Charles (February 24, 1500 – September 21, 1558) was Holy Roman Emperor (as Charles V) from 1519-1558; he was also King of Spain from 1516-1556, officially as Charles I of Spain, although often referred to as Charles V ("Carlos Quinto" or "Carlos V") in Spain and Latin America. He was the son of Philip I and Joanna of Castile and grandson of Ferdinand II of Aragon and Isabella I of Castile and of Maximilian I, Holy Roman Emperor and Marie, Duchess of Burgundy.
Family and nationality
It is hard to say what nationality Charles was. He was a Habsburg on his father's side, but he was not German. His mother tongue was French, being the language of the aristocracy in the Low Countries (modern day Belgium, Luxembourg, French région of Nord-Pas-de-Calais and the Netherlands), where he grew up. He made frequent stays in Paris in his youth, then the largest city of Western Europe which, like most aristocrats of his days, he thoroughly enjoyed. In his words: "Paris is not a city, but a universe" (Lutetia non urbs, sed orbis). He also famously said: "I speak Spanish to God, Italian to women, French to men and German to my horse." His first language was French, but he was a lifelong enemy of the king of France. His mother was Spanish, and Spain was the core of his kingdom, but he was not Spanish. He probably felt more at home in the Low Countries where he had spent his youth. In Spain he was always felt as a foreign prince, and never totally integrated.
Charles was born in Ghent and brought up in the Low Countries until 1517, where he was tutored by Adrian of Utrecht, later Pope Adrian VI. His three most prominent subsequent advisors were Lord Chièvres, Jean Sauvage, and Mercurino Gattinara. In 1506, on the death of his father, Charles inherited the Low Countries and Franche-Comté. After the death of his grandfather Ferdinand in 1516, Charles became joint-king of Castile with his mother Joanna of Castile (who was insane), and also inherited Aragon, Navarre, Granada, Naples, Sicily, Sardinia, and Spanish America. Upon arriving in Castile and dismissing the regent Cardinal Cisneros, he had to fight the Castilian War of the Communities against the cities and petty nobles who disliked his appointment of Flemings for Castilian offices. He eventually won and from then on Castilian Cortes were keen on conceding him the vast resources needed for the numerous wars he waged in Europe. After the death of his other grandfather, Maximilian, in 1519, he inherited Habsburg lands in Austria and was elected Holy Roman Emperor on June 28, 1519.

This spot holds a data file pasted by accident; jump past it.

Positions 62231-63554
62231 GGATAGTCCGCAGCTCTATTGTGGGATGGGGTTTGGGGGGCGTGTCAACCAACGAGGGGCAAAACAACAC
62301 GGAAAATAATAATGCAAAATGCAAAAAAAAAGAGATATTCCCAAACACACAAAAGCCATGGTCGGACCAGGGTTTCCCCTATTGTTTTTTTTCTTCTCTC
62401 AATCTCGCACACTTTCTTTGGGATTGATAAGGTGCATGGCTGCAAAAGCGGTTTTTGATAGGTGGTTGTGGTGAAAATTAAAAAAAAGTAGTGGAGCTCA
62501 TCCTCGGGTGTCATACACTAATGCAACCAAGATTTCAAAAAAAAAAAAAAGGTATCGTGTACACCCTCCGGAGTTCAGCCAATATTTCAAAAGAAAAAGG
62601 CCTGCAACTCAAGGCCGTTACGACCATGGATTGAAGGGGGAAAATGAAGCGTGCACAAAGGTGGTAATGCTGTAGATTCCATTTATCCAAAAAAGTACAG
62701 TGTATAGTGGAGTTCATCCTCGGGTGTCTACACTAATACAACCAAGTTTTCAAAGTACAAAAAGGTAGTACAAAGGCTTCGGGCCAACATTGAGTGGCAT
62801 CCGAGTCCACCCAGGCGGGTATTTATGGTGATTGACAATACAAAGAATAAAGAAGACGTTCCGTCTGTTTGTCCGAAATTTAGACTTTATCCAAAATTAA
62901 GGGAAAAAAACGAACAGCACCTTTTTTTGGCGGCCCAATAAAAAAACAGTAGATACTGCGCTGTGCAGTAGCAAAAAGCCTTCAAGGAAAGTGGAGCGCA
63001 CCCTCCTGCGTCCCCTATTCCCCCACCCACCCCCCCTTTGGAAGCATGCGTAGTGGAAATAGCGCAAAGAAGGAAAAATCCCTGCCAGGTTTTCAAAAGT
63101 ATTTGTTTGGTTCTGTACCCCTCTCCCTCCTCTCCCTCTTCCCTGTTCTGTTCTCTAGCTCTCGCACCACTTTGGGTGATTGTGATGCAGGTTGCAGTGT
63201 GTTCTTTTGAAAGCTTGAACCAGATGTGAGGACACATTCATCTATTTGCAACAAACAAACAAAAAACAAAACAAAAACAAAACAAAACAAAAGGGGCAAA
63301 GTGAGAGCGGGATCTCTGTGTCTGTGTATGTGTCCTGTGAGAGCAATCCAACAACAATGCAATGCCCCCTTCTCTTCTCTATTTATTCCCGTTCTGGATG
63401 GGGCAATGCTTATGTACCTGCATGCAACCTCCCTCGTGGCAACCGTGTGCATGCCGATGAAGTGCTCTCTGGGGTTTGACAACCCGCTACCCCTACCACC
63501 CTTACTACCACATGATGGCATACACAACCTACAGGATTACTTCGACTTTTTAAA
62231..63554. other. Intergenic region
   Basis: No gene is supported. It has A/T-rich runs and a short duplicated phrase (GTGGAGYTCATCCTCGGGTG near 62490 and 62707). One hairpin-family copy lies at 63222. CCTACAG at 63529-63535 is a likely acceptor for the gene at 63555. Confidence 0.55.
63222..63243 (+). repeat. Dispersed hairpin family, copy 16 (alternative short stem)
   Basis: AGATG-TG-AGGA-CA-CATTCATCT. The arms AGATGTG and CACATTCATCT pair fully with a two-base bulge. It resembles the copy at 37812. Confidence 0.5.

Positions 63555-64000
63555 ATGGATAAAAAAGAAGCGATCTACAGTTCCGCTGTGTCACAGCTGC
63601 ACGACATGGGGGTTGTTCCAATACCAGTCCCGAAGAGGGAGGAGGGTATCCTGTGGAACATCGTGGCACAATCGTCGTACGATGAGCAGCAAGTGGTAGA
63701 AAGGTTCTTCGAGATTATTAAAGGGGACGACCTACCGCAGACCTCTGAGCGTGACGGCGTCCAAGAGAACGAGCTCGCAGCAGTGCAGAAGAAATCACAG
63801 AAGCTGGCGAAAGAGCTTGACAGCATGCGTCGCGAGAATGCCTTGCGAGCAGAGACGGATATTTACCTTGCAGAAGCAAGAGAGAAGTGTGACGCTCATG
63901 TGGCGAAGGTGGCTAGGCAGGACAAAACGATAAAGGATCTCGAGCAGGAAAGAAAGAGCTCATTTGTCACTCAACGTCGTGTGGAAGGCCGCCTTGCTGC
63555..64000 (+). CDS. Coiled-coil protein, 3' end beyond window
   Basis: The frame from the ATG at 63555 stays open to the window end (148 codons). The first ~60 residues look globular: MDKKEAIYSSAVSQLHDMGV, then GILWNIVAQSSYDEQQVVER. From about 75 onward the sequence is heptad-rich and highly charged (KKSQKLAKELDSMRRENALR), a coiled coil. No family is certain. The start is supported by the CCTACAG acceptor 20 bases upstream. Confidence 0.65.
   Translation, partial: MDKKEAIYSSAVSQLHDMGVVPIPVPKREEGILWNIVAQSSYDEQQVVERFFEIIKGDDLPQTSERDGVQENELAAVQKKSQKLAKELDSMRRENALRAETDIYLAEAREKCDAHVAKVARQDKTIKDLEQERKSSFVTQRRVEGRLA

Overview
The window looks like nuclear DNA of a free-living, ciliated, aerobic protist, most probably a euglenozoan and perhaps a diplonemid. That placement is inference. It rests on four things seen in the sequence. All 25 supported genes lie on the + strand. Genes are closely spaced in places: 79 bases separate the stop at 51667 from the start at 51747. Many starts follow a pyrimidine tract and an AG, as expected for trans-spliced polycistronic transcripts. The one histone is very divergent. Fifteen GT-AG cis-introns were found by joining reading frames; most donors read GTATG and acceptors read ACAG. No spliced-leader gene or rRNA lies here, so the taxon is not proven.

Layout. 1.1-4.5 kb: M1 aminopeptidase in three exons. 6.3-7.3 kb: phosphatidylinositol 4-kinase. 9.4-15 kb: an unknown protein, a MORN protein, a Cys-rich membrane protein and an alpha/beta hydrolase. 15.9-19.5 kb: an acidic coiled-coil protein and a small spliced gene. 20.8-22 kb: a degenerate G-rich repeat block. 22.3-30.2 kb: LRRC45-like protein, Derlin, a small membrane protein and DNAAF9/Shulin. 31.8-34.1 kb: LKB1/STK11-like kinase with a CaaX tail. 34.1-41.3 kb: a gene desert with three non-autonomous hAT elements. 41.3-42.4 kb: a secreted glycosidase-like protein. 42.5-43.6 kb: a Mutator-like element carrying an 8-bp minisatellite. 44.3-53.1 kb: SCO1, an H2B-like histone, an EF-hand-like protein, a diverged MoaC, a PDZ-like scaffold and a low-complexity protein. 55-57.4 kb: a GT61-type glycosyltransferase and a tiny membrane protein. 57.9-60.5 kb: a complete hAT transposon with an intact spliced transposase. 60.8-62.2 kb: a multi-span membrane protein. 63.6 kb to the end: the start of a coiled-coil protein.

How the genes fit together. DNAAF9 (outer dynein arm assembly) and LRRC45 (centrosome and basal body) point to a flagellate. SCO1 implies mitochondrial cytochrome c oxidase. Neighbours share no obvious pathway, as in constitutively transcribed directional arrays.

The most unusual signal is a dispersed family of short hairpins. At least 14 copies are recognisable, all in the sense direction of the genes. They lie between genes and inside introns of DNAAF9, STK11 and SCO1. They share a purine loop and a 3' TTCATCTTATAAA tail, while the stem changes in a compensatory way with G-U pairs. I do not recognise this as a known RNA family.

He married the Infanta Isabella in 1526, sister of John III of Portugal, who had shortly before married Catherine, Charles's sister.
Wars against France and the Reformation
Plus Oultre on a gable of a Flemish house in Ghent, Charles V's birthplace
Charles V initiated many wars with France during his reign, first fighting against them in Northern Italy in 1521. Later in the Italian Wars, in 1527, his troops sacked Rome, causing Charles some embarrassment but enabling him to keep the Pope from annulling the marriage of Henry VIII of England and Catherine of Aragon, who was his aunt.